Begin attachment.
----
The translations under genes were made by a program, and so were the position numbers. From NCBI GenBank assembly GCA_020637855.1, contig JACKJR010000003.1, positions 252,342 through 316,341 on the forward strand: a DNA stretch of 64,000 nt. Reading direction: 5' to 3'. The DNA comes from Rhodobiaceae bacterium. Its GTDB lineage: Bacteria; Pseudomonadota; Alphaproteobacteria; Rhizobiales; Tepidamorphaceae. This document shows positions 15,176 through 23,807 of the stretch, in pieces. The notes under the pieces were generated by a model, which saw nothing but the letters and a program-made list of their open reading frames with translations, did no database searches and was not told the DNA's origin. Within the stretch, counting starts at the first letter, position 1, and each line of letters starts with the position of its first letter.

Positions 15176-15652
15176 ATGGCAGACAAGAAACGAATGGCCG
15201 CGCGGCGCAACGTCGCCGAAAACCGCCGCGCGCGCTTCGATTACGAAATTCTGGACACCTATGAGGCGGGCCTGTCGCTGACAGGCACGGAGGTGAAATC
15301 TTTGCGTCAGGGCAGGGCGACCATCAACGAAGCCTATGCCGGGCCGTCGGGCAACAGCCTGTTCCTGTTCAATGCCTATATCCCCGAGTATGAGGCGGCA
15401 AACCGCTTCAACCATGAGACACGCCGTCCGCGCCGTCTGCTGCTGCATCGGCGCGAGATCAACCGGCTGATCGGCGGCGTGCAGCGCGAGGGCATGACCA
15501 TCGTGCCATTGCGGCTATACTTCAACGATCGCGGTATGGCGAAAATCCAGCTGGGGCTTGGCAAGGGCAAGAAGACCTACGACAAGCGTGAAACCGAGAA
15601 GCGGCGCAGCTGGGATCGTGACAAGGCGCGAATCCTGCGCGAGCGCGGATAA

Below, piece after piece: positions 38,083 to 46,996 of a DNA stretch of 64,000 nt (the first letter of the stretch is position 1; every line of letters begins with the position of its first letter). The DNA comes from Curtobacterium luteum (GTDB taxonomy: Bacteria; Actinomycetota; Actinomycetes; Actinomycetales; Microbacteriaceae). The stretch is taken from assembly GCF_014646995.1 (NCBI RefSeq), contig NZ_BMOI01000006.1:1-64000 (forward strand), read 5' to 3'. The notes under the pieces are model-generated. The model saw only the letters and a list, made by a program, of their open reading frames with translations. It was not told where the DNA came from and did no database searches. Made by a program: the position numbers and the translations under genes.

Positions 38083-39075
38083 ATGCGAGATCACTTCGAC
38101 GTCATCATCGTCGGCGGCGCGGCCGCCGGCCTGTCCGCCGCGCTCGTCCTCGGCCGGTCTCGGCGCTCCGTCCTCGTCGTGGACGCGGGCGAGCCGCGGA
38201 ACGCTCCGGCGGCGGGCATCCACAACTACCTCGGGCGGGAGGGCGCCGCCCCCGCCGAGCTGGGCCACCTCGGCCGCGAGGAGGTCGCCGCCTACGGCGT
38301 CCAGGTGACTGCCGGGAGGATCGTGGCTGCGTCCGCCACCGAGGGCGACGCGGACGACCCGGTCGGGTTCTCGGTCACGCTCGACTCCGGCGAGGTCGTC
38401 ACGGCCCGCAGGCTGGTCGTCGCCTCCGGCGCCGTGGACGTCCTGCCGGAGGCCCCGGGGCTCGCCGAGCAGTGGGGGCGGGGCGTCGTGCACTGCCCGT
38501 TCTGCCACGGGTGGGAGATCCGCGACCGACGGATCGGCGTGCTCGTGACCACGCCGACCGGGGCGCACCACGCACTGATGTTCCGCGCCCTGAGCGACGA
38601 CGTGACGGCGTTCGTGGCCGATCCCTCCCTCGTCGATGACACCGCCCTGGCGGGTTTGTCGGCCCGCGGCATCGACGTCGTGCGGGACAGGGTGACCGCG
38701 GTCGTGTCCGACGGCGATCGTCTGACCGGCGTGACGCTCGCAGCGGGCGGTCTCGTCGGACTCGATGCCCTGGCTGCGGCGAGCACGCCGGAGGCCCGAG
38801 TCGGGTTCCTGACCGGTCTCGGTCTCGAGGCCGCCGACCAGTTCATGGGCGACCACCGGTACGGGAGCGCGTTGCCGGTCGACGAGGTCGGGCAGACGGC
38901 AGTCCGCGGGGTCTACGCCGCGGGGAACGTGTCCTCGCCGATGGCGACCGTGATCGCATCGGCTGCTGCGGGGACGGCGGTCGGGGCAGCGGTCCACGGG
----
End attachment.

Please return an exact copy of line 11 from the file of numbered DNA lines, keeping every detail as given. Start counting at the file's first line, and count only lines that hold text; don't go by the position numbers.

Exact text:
38083 ATGCGAGATCACTTCGAC